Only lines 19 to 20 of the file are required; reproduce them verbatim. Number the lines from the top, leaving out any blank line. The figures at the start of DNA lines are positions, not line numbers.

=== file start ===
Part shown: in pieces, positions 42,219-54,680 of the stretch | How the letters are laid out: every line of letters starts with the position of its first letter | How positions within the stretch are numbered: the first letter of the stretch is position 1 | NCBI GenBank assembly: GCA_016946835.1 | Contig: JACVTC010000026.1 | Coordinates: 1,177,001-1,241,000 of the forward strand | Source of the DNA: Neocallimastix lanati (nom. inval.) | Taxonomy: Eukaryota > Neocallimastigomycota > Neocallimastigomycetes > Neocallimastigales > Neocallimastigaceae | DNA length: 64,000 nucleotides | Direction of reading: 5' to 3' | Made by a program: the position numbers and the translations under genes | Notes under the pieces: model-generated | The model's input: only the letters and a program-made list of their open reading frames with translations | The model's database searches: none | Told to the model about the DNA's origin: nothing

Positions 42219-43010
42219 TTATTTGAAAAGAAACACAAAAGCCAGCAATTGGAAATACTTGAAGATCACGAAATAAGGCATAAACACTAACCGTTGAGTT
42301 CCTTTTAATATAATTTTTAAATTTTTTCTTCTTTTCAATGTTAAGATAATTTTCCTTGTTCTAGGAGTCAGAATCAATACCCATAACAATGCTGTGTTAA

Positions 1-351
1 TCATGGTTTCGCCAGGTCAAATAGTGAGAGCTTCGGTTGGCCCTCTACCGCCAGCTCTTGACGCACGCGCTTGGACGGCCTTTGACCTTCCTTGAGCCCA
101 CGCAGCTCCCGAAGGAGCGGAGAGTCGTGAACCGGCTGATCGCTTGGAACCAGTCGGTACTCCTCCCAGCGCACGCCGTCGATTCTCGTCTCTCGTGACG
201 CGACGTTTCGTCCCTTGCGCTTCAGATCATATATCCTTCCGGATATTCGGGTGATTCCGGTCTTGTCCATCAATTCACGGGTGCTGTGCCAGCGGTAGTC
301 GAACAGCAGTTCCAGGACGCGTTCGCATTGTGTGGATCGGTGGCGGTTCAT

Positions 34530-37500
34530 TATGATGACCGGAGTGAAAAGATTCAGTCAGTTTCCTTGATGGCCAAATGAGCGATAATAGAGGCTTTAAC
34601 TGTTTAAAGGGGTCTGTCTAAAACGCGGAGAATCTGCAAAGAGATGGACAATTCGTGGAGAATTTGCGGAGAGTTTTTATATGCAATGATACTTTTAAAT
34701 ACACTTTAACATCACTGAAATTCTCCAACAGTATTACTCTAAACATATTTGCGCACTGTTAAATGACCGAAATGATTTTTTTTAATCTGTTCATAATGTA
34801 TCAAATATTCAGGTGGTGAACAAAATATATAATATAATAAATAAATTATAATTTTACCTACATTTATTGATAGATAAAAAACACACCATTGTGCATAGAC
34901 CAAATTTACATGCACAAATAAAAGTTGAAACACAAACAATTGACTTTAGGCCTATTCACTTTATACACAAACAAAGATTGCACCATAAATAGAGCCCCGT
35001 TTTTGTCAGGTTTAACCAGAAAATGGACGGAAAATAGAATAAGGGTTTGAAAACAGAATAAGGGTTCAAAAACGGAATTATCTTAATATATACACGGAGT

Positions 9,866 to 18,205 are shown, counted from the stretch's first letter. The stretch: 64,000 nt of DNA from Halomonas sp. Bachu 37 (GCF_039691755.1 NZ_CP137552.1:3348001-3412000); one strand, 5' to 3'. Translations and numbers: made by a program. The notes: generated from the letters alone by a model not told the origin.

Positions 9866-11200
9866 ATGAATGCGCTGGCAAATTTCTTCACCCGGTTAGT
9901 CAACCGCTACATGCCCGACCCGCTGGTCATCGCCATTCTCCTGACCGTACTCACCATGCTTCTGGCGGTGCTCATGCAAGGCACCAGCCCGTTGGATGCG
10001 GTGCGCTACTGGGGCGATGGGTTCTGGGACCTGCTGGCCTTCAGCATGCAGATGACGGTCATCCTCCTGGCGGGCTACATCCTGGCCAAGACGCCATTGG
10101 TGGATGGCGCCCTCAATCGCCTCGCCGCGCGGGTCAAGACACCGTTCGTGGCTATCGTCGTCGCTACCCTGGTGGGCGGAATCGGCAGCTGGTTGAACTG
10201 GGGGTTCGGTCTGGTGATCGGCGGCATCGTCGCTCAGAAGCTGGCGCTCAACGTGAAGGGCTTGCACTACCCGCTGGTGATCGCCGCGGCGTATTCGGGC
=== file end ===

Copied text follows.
9866 ATGAATGCGCTGGCAAATTTCTTCACCCGGTTAGT
9901 CAACCGCTACATGCCCGACCCGCTGGTCATCGCCATTCTCCTGACCGTACTCACCATGCTTCTGGCGGTGCTCATGCAAGGCACCAGCCCGTTGGATGCG